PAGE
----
The past decade has seen striking experimental and theoretical advancements in the fields of biophysics and material science. On the biophysics front, the development of chromosome conformation capture techniques, such as HiC and super-resolution imaging, now permits researchers to probe the organization of chromosomes in unprecedented detail, while single-molecule manipulation techniques and computer aided theoretical studies have conspicuously increased our understanding of DNA and proteins. In material science, optical traps, colloid manipulation techniques and single-molecule experiments are opening up the possibility of creating self-assembling materials, often inspired by Nature, at scales ranging from those of single proteins (i.e. nanometres) up to microns. DNA origami, colloidal suspensions and novel liquid crystals (LC) nano- and micro-structures with complex topologies and unique mechanical and optical properties have been theorized and experimentally realized. Each of these breakthroughs has triggered immense interest for their possible technological applications. The emergence of DNA sequencing techniques holds the promise for the development of personalized nano-medical treatments that could cure millions. The first examples of computer-aided protein design paves the way to applications ranging from the development and use of novel enzymes, to scaffolds for smart materials and nano-reactors. DNA origami and patchy colloids are making possible the creation of complex nano- and micro-scale self-assembling architectures which could be used as super-strong materials, or even micro-factories in which chemistry takes place. Topologically complex liquid crystals are among the most promising materials for advanced soft photonics applications. These advances have also highlighted the role of topology in bio- and soft materials and the importance of modelling and controlling it to improve our understanding and to realize the aforementioned applications. The wealth of experimental data calls for new theoretical ways to characterize entanglements and other topological aspects; at the same time progress in this direction will allow the control and tuning of topological structures in complex systems, permitting the scale up of self- assembling materials to sizes relevant for technological applications and to make their production more reliable.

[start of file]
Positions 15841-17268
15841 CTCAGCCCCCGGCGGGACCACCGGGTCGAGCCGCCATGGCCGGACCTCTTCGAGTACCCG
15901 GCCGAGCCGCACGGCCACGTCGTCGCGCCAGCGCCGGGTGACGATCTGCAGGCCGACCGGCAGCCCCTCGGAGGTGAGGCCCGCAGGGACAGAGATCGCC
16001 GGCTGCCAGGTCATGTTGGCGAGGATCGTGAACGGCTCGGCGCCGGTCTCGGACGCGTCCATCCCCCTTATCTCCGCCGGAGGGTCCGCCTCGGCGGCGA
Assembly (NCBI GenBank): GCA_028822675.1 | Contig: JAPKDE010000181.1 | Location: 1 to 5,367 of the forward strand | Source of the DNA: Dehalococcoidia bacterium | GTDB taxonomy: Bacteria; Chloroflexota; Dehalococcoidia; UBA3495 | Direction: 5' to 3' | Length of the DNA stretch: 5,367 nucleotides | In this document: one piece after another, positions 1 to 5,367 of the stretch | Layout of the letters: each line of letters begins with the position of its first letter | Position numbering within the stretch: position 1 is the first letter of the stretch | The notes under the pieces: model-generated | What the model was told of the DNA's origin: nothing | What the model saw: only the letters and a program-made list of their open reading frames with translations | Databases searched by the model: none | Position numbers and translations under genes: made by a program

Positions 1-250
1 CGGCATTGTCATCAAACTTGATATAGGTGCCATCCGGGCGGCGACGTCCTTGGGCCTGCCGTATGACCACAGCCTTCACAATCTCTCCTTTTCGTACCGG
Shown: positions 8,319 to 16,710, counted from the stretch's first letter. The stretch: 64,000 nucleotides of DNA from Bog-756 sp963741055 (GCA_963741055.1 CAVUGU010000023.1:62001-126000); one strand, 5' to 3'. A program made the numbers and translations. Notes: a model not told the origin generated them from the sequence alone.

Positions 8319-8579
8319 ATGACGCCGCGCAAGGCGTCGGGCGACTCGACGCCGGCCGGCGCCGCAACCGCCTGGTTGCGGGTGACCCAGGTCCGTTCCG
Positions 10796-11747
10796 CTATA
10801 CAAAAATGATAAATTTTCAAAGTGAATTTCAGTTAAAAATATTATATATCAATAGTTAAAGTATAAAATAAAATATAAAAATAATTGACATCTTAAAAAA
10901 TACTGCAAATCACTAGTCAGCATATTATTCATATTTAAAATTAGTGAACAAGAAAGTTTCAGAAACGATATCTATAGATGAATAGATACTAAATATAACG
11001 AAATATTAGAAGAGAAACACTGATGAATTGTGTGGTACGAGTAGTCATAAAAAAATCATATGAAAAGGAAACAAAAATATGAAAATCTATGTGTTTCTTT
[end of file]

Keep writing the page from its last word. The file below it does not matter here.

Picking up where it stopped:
The impact of research on topological properties of (bio)materials is therefore at a turning point. Until now, much of the theoretical and computational work has laid down the fundamentals for what will happen in the next years, when real-life applications will take advantage of the existing knowledge and discoveries. Therefore, creating a collaborative platform is a crucial step to establish a systematic approach to investigate topological soft materials, which will lead the researchers of the EUTOPIA Network to unravel some of the hottest questions both in soft matter and biophysics, with potentially momentous technological and societal impact.